Interval arithmetic is very important for geometric programming. It is a fundamental tool for filtering predicates. For many problems, intervals of machine double-precision numbers are sufficient, but it is not always enough. For example, one approach for determining the sign of an expression is to evaluate its sign using interval arithmetic and to repeatedly increase the precision of the bounds of the intervals until either the interval does not contain zero or its width is less than the separation bound of the polynomial.

For intervals of machine double-precision numbers, CGAL provides the class Interval_nt. For intervals of floating-point arbitrary-precision numbers, CGAL provides the class Gmpfi.

Endpoints of Gmpfi intervals are represented as Gmpfr numbers. Each interval has an associated precision, which is the maximum precision (number of bits used to represent the mantissa) of its endpoints. The result of the operations is guaranteed to be always contained in the returned interval. Since the interval arithmetic is implemented on top of Gmpfr, the global flags are inherited from the Gmpfr interface. See [4] and the Gmpfi reference manual for details.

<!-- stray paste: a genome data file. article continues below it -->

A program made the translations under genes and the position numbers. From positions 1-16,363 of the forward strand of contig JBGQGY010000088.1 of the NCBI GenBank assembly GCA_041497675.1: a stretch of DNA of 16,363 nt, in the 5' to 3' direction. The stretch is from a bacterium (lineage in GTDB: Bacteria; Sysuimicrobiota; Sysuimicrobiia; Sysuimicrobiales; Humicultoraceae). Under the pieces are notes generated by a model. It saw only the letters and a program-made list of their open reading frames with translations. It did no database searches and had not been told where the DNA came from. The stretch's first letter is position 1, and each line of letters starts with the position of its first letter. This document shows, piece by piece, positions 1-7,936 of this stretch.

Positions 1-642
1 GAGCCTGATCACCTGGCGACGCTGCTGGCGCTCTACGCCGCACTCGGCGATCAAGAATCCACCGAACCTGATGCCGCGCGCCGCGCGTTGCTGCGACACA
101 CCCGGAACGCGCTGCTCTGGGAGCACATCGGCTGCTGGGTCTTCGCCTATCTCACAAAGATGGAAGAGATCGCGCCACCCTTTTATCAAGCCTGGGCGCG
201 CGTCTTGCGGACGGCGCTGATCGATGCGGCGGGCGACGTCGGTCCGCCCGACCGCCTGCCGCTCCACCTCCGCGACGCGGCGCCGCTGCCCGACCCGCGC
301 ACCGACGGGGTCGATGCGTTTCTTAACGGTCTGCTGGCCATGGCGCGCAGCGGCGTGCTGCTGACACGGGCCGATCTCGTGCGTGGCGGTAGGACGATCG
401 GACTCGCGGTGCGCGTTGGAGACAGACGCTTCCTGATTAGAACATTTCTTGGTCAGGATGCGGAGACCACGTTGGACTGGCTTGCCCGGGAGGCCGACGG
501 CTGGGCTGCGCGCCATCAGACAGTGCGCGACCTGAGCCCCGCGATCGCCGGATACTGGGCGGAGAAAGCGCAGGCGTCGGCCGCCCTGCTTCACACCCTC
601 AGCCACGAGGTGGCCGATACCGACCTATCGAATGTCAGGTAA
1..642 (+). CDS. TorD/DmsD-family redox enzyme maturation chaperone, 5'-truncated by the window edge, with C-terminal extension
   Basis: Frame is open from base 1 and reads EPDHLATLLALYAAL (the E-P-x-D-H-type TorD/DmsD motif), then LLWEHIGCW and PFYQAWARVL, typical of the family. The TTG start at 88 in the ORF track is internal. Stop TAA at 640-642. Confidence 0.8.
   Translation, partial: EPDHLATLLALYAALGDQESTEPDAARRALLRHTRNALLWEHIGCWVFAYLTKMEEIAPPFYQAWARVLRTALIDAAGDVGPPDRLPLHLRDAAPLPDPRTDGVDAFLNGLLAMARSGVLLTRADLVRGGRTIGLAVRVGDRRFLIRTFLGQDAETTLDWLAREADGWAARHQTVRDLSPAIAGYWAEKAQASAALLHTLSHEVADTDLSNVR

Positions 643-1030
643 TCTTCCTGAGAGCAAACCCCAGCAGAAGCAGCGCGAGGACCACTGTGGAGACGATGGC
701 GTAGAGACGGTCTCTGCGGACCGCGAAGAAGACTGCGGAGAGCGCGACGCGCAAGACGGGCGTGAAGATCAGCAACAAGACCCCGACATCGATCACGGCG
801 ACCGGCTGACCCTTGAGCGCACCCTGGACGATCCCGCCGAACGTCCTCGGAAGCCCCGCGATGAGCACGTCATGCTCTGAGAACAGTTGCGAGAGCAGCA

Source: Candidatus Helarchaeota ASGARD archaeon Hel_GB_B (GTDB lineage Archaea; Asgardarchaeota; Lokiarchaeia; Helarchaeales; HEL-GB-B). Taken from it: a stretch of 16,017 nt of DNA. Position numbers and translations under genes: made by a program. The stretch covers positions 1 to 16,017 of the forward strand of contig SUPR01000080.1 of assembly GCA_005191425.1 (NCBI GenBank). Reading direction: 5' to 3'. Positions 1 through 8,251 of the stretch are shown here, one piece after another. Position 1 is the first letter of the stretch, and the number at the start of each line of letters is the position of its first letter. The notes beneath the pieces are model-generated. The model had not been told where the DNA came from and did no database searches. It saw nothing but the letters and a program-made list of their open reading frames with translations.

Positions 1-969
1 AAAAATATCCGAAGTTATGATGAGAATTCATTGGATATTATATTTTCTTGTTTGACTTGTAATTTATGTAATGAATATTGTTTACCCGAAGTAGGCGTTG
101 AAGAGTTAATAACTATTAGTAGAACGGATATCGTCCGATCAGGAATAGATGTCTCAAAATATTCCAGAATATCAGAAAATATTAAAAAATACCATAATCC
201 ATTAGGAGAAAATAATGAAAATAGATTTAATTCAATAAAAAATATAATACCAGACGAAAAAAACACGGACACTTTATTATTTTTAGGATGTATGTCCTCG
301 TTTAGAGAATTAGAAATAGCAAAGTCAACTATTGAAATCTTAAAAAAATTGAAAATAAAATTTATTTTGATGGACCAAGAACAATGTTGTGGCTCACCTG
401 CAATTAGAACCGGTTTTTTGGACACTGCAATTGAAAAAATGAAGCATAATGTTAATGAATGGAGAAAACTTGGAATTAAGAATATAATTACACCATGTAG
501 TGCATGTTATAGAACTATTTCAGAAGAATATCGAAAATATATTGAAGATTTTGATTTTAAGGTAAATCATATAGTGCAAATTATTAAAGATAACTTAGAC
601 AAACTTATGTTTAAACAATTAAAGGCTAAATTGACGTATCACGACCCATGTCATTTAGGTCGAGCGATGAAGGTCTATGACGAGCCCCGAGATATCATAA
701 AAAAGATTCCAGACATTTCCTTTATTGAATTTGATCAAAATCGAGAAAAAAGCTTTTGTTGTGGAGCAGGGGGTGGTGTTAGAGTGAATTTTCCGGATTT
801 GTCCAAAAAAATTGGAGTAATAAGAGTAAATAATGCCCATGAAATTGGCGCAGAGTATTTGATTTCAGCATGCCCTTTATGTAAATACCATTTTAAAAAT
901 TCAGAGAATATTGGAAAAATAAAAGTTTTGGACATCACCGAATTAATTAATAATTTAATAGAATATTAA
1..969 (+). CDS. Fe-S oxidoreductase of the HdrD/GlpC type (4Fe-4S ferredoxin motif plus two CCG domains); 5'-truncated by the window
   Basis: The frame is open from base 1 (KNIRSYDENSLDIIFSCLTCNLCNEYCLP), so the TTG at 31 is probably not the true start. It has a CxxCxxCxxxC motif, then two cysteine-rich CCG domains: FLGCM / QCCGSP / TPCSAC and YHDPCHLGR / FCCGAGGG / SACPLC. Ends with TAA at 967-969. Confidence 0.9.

To use the Gmpfi class, Mpfi must be installed.

User-supplied Number Types

In order to use your own number type it must be a model of the according algebraic structure concept, in particular you must provide a specialization of Algebraic_structure_traits and also of Real_embeddable_traits in case it is a sub ring of the real numbers. If you even want to provide a related ensemble of number types you should also provide specializations for Coercion_traits in order to reflect their interoperability.